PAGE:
• Ang’s PDI takeover breaks Indonesian Salim’s hold on PH media

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    RIGOBERTO D. TIGLAO

    RIGOBERTO D. TIGLAO

    MAGNATE Ramon Ang’s acquisition of the Prieto/Rufino clan’s 85 percent controlling shares in the Philippine Daily Inquirer will break Indonesian Anthoni Salim’s dominance of Philippine media, one of the most shameful features of our nation in recent times.

    Salim* in 2014 bought (reportedly for P4 billion) from the Belmonte family 70 percent controlling shares in the Philippine Star, one of the three biggest broadsheets in the country, the other two being PDI and the Manila Bulletin. But he also retained his 15 percent shares of PDI that he had bought a decade ago, and rumors have even been circulating that he had been giving the newspaper a financial lifeline.

    PDI and Star, as well as another Salim-controlled firm, BusinessWorld have the biggest reporting staffs in the country, and they even boast of winning so many investigative and  business journalism awards.

    Yet they have never ever reported the incontrovertible reality, and the colossal phenomenon of an Indonesian tycoon Salim being  the country’s biggest public utility and media tycoon —in violation of the Constitution — who has transferred starting 2001 about $1 billion of his Philippine firms’ profits to his Bermuda-registered First Pacific Co. Ltd. in Hong Kong.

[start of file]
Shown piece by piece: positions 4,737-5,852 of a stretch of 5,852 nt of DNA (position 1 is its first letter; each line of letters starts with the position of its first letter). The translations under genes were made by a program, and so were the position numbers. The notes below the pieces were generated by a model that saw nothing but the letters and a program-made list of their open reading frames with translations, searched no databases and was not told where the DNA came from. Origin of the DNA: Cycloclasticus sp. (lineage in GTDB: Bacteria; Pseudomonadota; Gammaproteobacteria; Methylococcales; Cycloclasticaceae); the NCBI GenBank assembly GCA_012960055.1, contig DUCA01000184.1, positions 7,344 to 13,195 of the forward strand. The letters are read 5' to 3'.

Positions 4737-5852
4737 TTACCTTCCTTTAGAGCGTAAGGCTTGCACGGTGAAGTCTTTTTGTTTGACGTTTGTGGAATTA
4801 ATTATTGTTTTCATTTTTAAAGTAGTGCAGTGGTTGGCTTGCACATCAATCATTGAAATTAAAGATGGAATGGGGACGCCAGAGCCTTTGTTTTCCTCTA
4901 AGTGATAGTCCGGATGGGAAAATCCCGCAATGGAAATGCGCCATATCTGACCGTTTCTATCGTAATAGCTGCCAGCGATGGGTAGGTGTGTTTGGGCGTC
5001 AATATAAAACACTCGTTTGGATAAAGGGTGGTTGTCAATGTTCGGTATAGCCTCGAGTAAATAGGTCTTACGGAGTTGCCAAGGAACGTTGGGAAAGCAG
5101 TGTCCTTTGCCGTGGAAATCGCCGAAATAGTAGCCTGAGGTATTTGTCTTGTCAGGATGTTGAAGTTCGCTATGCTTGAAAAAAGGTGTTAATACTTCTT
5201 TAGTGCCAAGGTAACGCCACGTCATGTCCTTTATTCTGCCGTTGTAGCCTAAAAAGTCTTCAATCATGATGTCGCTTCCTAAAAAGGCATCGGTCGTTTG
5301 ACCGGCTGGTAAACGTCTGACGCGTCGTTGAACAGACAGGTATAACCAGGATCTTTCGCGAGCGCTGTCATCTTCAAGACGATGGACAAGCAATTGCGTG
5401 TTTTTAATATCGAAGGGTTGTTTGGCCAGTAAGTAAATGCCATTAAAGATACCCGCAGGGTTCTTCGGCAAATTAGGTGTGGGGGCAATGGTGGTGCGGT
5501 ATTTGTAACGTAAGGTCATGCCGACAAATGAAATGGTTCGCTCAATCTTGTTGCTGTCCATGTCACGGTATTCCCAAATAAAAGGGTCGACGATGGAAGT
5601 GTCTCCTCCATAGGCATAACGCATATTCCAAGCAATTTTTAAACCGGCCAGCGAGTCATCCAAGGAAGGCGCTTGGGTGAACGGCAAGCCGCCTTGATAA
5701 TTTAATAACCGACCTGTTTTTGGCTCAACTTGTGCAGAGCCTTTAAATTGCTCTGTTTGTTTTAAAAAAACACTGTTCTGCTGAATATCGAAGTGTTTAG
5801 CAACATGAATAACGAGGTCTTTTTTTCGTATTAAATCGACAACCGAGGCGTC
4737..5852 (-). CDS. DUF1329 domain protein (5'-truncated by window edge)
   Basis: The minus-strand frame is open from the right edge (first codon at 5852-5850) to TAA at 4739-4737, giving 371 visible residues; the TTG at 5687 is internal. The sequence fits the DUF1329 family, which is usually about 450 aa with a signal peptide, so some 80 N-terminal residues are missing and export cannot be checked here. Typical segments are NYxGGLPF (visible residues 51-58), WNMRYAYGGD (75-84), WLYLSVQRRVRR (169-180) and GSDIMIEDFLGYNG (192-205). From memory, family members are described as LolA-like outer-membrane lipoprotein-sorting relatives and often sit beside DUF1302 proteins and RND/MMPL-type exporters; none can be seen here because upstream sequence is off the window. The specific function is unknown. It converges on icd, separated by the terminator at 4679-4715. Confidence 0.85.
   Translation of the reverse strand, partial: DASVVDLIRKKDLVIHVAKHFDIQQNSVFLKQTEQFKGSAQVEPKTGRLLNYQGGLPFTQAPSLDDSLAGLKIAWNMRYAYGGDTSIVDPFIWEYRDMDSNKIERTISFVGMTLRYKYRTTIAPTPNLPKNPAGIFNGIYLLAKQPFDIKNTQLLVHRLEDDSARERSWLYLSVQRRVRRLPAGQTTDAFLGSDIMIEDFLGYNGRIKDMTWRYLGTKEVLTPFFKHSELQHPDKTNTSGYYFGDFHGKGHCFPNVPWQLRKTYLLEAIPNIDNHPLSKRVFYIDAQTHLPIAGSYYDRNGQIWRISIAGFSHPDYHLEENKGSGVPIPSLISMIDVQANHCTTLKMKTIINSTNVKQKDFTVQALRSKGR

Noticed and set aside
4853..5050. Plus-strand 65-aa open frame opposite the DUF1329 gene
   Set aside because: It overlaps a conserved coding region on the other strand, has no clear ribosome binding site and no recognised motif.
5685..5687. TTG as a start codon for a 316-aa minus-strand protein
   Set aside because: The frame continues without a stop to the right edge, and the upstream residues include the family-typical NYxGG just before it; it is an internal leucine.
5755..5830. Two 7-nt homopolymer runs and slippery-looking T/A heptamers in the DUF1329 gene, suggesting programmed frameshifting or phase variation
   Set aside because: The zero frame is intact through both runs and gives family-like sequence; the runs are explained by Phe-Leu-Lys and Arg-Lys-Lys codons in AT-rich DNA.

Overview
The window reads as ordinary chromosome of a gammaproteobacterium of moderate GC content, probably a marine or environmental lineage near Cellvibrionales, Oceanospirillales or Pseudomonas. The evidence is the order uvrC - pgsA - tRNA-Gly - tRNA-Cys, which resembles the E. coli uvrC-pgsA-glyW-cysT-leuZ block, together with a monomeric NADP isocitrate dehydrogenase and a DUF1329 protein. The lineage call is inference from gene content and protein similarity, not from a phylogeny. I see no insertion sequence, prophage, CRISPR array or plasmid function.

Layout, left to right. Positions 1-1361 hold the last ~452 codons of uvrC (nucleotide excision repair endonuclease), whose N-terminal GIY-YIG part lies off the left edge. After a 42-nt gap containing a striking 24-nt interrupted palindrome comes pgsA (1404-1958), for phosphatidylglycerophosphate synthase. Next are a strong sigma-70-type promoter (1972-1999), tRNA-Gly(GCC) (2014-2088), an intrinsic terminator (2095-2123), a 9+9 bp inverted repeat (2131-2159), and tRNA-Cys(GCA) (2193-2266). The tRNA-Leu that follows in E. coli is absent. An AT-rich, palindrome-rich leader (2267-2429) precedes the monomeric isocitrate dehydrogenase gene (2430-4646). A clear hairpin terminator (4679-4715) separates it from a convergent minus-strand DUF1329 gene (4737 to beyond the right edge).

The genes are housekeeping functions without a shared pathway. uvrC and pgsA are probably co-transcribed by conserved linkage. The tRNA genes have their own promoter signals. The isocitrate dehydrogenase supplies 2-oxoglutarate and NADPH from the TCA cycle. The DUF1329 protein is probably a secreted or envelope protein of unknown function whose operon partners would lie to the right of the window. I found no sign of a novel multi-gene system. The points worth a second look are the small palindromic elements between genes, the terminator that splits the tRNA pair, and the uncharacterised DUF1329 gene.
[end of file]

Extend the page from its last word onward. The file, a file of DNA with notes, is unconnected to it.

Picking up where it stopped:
The Constitution can be violated, while the elite and government have chosen to look away, probably interpreting it as unavoidable ‘globalization’: That is the sad state of nationalism in this country.

    Mainstream media have been misleading the nation by referring to Salim’s conglomerate as that of “Manuel V. Pangilinan”. Pangilinan however owns at most only 1 percent in any of these firms and is only Salim’s top executive in the Philippines. Pangilinan can be replaced anytime really by Salim.

    FACE-OFF:Ang, left, will be getting PDI, while the Indonesian Salim has his Star and BusinessWorld.

    Such is the power of media to keep even things that are very important to a country outside of public consciousness. Foreign firms simply believed local media. For instance, Singapore’s Straits Times in an article yesterday matter-of-factly reported that it was “businessman Manuel Pangilinan” who bought into Star. This is fake news: It was a Salim firm, Hastings Holdings, that did.

    Pangilinan is a very highly-paid corporate executive, and not a businessman. His investments in PLDT and other Salim firms are mostly token, required  in order to qualify him to the  board.  What he has invested are Salim’s money, and in many enterprises,  borrowings from the Philippine capital markets.

    These newspapers of course know who their bosses are. They in effect collaborated to keep from public consciousness the fact that the Indonesian tycoon has been riding roughshod over the Constitution’s nationalist provisions.

    Things are fast changing though.

    In the past 12 months, the Prieto/Rufino clan faced a financial quagmire in two fronts. The Duterte government pressed for its surrender of the prime 2.3-hectare Mile Long property that it had refused to give up even after its lease expired in 2002.